The Arts, Literature and Dance: Multimodal and Embodied Approaches for a Resilient and Partnership World

In an ever-increasing divided reality, in which incomprehension and boundaries are putting at risk our innate human capacity for love, care and understanding, the Humanities are interested in investigating new transdisciplinary and intercultural dialogues for a more resilient and peaceful world (Riem & Hughes-d’Aeth, 2022). The encounter of scholarly-research with the praxis of media and the arts are in this respect fundamental for altering, revising and re-reading ‘canonical’ or Western-oriented epistemologies and thinking (Quijano, 2007; Mignolo & Walsh, 2018) in light of a more complex, fluid and respectful partnership existence (Eisler, 1987; Eisler & Fry, 2019).

In my scholarly-artistic research, as both academic and dancer, I engage in multimodal projects with the intent of mingling together the poetic wor(l)d of post-decolonial writers from the ‘edge’ with the gestural, iconic and embodied language of dance (Schechner, 2013). This mixing of intertextual references and corporeal allusions allows my productions to bring to the fore new and unfathomed perspectives for both practitioners and viewers with the aim to traverse disciplinary boundaries and embrace a new opaque (Glissant, 1997) and much needed exchange of possibilities, an unexpected intersectional remapping of critical inquiry that destabilises, interrogates, proposes…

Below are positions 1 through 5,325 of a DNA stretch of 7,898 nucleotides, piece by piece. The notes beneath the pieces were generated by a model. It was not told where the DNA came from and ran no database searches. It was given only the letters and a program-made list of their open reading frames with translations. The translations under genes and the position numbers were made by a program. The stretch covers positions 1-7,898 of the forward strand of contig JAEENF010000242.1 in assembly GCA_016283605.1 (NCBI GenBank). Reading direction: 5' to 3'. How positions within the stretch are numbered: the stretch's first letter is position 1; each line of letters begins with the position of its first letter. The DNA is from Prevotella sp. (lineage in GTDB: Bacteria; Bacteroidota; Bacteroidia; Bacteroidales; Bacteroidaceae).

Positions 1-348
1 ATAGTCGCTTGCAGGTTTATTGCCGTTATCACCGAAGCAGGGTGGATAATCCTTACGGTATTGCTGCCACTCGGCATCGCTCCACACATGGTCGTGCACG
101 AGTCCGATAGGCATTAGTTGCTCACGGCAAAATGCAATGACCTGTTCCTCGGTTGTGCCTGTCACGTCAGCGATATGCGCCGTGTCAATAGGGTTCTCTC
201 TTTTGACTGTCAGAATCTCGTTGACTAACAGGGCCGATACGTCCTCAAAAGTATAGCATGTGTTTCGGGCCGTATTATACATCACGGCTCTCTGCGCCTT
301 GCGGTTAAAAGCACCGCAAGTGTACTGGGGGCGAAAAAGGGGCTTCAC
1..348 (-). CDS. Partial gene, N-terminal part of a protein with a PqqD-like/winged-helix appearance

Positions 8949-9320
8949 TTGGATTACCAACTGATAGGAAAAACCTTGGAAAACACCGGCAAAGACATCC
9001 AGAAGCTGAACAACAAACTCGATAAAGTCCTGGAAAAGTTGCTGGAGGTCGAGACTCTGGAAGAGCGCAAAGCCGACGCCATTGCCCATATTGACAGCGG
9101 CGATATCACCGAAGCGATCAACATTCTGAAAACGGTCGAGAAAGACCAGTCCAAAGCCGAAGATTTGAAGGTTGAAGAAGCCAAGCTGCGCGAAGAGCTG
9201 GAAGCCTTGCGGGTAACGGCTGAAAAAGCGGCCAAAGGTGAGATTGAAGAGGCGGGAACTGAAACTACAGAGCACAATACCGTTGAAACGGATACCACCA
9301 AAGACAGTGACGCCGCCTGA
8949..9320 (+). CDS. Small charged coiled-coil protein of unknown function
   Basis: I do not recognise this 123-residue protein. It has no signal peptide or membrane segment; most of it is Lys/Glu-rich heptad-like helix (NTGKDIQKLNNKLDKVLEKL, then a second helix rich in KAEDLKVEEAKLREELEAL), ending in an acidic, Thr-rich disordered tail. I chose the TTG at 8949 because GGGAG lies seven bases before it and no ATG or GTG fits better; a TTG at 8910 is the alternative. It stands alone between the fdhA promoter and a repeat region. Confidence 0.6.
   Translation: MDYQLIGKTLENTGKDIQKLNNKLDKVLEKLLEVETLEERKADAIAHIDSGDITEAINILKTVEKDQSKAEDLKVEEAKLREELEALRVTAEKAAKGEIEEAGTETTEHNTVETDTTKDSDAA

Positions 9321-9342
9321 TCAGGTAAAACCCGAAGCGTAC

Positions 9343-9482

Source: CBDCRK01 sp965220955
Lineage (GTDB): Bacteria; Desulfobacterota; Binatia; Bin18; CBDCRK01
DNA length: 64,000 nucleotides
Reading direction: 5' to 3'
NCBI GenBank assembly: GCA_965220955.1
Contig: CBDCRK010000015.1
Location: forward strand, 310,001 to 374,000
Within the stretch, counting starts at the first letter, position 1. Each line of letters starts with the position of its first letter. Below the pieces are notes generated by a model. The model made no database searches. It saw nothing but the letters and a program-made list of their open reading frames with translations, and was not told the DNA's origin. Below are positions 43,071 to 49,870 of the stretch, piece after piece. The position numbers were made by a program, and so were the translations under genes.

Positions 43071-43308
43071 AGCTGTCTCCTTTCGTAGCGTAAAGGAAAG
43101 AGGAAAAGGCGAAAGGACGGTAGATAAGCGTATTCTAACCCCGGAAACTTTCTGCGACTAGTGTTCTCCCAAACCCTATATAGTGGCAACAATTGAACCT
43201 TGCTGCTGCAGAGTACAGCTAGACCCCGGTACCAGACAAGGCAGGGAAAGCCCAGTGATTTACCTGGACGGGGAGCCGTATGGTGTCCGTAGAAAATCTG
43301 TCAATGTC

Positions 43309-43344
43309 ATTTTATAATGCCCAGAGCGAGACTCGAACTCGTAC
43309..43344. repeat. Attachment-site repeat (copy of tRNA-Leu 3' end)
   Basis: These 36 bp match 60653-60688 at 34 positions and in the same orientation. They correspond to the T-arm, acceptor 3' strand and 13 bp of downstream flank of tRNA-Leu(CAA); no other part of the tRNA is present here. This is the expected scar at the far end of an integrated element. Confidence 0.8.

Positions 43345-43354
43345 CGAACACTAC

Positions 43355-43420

In this presentation I will focus on my last ongoing production based on David Dabydeen’s Turner (1994), a long narrative poem in which the Guyanese author questions the representation of drowning black bodies in J.M.W. Turner’s notorious painting Slavers Throwing Overboard the Dead and Dying, Typhoon Coming On (1840). My solo dance embodies Dabydeen’s complex depiction of Turner, who becomes simultaneously the painter, the slave, the stillborn, the human who constantly changes his skin in order to become oppressor and oppressed, persecutor and victim, black and white. Dabydeen’s poem highlights a tidalectic discourse (Brathwaite, 1992) on the role of Western-European imperialism, thus allowing us to revive our Atlantic archive in a more feminine and partnership-oriented dimension.

The presentation will follow an “undisciplined” (Benozzo, 2010) form of enquire, debating first on Dabydeen’s poem and writing, following the presentation of the ongoing process of the intermedial adaptation, to end with a live embodied extract of the dance performance.

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